My question involves a traffic ticket from the state of: California
This happened to someone else, just looking for opinions.
Driver was cited for speeding, 85 in a 65. The officer wrote driver up for both 22349a (max speed) and 22350 (prima facie) on the notice to appear. Traffic stop and situation was consistent with a standard speeding violation. When the courtesy notice came in the mail the option to plea guilty by mail indicated that the driver need to pay close to $950 (the max fine for both) and that they were ineligible for traffic school since they would need to plea guilty to two offenses, they would otherwise have been eligible.
Does speeding constitute one act per Pen Code 654a?
If so shouldn't the court assess the penalty of just one of the two violations on the courtesy notice?
I feel like for this reason almost all speeding tickets in California are either or, not both max and prima facie and that the officer made a mistake. Furthermore I feel like the court made a mistake by assessing a penalty for both. This puts the defendant in an unfair situation where they were forced to either pay double the amount they are supposed to and also lose traffic school or go to court and ask for the max penalty to be dropped to just one of the charges. If they choose the latter though and that is the court's remedy, the final outcome is simply the same as it was supposed to be in the first place. What's to stop officers from continuing to do this effectively either bypassing the drivers right to plea guilty by mail to the speeding violation and forcing them to appear in order to get to the penalty they were supposed to have been assessed in the first place or doubling the max penalty for the accused crime?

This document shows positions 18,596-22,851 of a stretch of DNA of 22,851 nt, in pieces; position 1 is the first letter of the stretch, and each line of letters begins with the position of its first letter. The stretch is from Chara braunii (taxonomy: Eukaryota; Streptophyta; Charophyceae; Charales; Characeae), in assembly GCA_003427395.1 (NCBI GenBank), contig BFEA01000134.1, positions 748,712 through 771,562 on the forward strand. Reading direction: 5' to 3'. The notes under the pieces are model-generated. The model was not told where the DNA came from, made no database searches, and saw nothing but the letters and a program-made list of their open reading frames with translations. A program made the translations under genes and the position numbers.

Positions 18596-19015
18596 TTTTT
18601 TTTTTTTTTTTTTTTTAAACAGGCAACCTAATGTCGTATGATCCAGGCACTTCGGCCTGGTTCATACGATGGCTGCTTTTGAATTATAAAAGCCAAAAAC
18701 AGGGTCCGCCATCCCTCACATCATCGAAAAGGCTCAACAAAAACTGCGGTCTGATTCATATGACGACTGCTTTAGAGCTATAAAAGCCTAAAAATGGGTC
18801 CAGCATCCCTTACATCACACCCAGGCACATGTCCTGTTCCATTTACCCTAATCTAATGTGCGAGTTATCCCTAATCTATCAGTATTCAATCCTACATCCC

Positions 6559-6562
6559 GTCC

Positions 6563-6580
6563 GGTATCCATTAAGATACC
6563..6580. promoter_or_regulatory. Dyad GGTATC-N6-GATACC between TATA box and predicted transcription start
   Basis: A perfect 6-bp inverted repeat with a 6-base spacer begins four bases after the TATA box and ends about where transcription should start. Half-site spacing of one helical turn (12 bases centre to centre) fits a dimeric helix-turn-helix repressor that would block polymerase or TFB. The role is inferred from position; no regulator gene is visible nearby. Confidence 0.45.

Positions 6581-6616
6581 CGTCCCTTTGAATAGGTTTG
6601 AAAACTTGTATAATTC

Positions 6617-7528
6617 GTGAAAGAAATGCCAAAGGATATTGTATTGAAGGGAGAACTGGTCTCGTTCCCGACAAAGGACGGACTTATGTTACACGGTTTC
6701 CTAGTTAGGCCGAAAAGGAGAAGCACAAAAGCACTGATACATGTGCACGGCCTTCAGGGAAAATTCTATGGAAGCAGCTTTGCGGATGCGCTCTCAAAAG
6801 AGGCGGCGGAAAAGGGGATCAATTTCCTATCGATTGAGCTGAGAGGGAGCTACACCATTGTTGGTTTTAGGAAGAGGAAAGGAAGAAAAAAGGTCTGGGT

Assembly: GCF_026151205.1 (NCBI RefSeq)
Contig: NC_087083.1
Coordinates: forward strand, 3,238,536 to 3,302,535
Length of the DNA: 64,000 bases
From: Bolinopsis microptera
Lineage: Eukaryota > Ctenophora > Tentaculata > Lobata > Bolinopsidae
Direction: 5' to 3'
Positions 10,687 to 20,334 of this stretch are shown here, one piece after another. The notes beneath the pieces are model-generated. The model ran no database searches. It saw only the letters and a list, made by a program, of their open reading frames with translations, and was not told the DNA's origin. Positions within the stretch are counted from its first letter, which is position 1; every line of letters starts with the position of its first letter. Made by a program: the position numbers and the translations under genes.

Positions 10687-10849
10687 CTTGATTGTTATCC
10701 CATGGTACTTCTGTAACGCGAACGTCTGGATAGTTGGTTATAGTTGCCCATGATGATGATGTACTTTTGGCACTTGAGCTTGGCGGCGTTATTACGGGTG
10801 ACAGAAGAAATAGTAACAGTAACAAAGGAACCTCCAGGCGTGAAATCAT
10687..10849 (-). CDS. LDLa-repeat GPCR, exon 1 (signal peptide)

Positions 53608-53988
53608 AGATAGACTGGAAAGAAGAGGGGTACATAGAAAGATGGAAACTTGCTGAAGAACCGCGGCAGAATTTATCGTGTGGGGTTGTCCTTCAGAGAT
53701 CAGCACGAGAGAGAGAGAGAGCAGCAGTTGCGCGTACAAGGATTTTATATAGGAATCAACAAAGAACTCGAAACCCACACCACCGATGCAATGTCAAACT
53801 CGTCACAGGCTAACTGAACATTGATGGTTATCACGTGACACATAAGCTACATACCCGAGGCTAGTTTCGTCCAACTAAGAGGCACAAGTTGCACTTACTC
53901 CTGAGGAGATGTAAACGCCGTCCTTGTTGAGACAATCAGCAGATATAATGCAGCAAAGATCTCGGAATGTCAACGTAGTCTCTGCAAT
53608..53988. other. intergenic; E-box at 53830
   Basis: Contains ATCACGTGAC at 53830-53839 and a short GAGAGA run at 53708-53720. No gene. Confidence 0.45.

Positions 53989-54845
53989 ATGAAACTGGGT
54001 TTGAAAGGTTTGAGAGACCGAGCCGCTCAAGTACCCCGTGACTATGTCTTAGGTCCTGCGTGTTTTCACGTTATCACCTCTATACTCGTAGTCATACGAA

What are your opinions? Would a dismissal in the interest of justice be warranted? Any other remedy that would be most favorable for the defendant?